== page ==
Slightly higher U.S. and Canadian futures point to a positive start for the Canadian market Thursday morning. However, sluggish commodity prices and concerns about inflation and rate hikes are likely to render the mood cautious.
Data on Canadian wholesale sales and manufacturing sales for the month of May will be out at 8:30 AM ET.
Data released by Statistics Canada on Wednesday showed Canada’s annual inflation quickened to 7.7% in May of 2022, the highest since January 1983 and above market expectations of 7.4%. The Consumer Price Index in Canada increased 1.4% in May of 2022 over the previous month.
The Canadian market ended sharply lower on Wednesday, weighed down by sharp losses in energy and materials sections. The benchmark S&P/TSX Composite Index, which plunged to a low of 18,871.70, ended the session with a loss of 253.25 points or 1.32% at 19,004.04.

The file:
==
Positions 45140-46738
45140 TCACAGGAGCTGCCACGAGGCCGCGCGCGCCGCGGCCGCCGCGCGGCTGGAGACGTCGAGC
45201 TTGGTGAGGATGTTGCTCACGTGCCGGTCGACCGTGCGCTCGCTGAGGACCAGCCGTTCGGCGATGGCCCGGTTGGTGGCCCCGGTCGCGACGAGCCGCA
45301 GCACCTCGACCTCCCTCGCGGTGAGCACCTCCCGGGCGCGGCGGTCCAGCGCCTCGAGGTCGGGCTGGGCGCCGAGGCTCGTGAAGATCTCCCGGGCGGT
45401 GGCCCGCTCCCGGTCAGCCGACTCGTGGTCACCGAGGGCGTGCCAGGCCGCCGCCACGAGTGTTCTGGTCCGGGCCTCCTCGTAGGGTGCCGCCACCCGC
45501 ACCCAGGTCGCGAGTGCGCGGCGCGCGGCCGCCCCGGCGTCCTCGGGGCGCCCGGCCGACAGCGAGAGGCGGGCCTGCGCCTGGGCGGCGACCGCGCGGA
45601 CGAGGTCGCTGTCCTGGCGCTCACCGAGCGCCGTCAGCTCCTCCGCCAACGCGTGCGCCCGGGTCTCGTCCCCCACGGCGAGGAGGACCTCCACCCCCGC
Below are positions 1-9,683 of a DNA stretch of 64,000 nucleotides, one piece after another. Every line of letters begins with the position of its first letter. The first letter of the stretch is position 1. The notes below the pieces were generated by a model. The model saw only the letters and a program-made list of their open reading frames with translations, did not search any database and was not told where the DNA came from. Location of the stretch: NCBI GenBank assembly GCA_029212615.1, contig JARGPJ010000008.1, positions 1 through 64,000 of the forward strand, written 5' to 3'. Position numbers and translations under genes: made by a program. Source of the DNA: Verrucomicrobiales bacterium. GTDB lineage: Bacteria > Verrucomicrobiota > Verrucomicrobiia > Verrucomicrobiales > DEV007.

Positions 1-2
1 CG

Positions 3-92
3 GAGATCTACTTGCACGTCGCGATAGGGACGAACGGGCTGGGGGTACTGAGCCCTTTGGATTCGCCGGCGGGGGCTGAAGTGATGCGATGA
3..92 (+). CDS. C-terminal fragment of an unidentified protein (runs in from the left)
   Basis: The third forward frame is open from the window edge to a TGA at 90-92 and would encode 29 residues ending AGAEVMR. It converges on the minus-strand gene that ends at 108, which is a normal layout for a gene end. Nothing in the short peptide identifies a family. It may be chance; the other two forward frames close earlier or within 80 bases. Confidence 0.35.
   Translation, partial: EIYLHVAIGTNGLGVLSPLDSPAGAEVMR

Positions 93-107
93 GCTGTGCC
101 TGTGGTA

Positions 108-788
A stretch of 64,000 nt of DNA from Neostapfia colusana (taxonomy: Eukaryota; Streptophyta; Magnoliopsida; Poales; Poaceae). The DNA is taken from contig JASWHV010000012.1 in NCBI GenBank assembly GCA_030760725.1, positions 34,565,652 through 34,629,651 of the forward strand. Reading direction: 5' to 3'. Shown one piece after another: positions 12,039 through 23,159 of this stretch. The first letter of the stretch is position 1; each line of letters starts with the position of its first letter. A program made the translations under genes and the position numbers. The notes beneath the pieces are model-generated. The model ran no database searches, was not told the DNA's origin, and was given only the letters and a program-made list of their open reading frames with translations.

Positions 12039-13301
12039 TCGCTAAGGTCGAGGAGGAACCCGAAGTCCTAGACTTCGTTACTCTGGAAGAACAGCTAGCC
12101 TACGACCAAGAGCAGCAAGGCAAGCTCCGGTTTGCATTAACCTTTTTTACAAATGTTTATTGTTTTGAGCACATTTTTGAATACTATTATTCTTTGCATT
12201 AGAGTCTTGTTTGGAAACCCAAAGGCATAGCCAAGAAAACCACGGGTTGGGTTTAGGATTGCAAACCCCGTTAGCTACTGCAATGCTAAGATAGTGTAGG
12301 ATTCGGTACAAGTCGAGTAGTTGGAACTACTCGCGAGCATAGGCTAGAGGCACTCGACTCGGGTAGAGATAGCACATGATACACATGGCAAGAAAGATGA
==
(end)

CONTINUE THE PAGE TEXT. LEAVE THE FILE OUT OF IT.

Asian stocks turned in a mixed performance on Thursday after Federal Reserve Chair Jerome Powell said he believed the U.S. economy is strong enough to handle coming interest rate hikes but acknowledged that a recession could happen.
Chinese stocks rose sharply, led by electric vehicle shares, on reports that Beijing is considering extending tax exemptions. Additionally, a top-level meeting on Wednesday approved a plan for the healthy development of China’s large payment firms and fintech sector.
European stocks have come off early lows and are trading mixed amid cautious moves by investors as recession fears continue to weigh on sentiment.
In commodities trading, West Texas Intermediate Crude oil futures are up marginally at $106.32 a barrel.
Gold futures are down $6.10 or 0.3% at $1,832.30 an ounce, while Silver futures are down $0.321 or 1.5% at $21.095 an ounce.
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